Okay, so a question, what are the pros and cons of using virtual memory spaces?

Posted on: 2011/5/14 14:19
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Re: Aros Memory Protection

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Quote:

HenryCase wrote:

No, again you misunderstand me, you can pass pointers in between tasks with my solution too, you just need to check data if it crosses boundaries. I can explain how if you're interested, but this post is too long as it is, so I'll hold off for another post.


Please enlighten me.
I don't see how you can ever get this to work without changing source code of programs. The problem I see is that the OS does not have any way to know when a boundary is crossed.
Again the same comments you did not fully address:

- Simply enforcing MEMF_PRIVATE/MEMF_PUBLIC rule for allocated memory would crash a lot of current programs.
- Do you plan to put MP on memory allocated with MEMF_PUBLIC ?
- Does CreateNewProc create a new boundary in your terminology ? AddTask ? My claim is that it sometimes should and sometimes not and the OS can't know unless source code of the program is changed to tell it to the OS.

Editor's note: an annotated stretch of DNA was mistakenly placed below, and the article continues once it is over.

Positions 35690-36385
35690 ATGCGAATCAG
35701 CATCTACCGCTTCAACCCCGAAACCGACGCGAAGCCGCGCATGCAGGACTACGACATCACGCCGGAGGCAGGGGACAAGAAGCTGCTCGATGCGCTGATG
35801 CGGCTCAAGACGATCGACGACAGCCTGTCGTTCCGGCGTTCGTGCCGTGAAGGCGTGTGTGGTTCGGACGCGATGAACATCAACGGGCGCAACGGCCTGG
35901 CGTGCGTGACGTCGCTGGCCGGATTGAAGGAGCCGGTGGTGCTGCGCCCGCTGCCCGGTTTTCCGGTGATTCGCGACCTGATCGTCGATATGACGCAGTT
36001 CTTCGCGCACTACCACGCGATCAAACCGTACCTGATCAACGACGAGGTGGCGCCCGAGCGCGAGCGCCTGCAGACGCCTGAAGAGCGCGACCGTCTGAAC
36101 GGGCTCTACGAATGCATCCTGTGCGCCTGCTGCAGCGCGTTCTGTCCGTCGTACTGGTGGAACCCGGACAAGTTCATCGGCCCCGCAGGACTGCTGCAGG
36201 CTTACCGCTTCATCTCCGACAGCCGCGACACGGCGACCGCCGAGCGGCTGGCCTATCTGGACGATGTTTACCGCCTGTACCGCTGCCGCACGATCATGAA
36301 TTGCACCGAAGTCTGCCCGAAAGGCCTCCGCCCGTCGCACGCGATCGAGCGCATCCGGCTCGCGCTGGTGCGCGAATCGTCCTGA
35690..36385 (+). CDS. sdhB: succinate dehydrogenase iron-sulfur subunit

- How would you handle files that are opened in one task and read/written to in another task. I think several programs are doing that ? This is just an example and I think Amiga API is full of such things.

Another worry is that the continuous checking you want to implement will degrade the performance of the message passing. What I mean is that the MMU should do the checking, not some code somewhere. Interrupts should only happen when memory is wrongly accessed; not to ask to the OS to check if a certain access is OK.

greets,
Staf.

Posted on: 2011/5/14 15:32
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Re: Aros Memory Protection

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Quote:

HenryCase wrote:

EDIT: Oh and before I forget, found this interesting OS concept whilst I was researching:
http://en.wikipedia.org/wiki/Exokernel
http://pdos.csail.mit.edu/exo/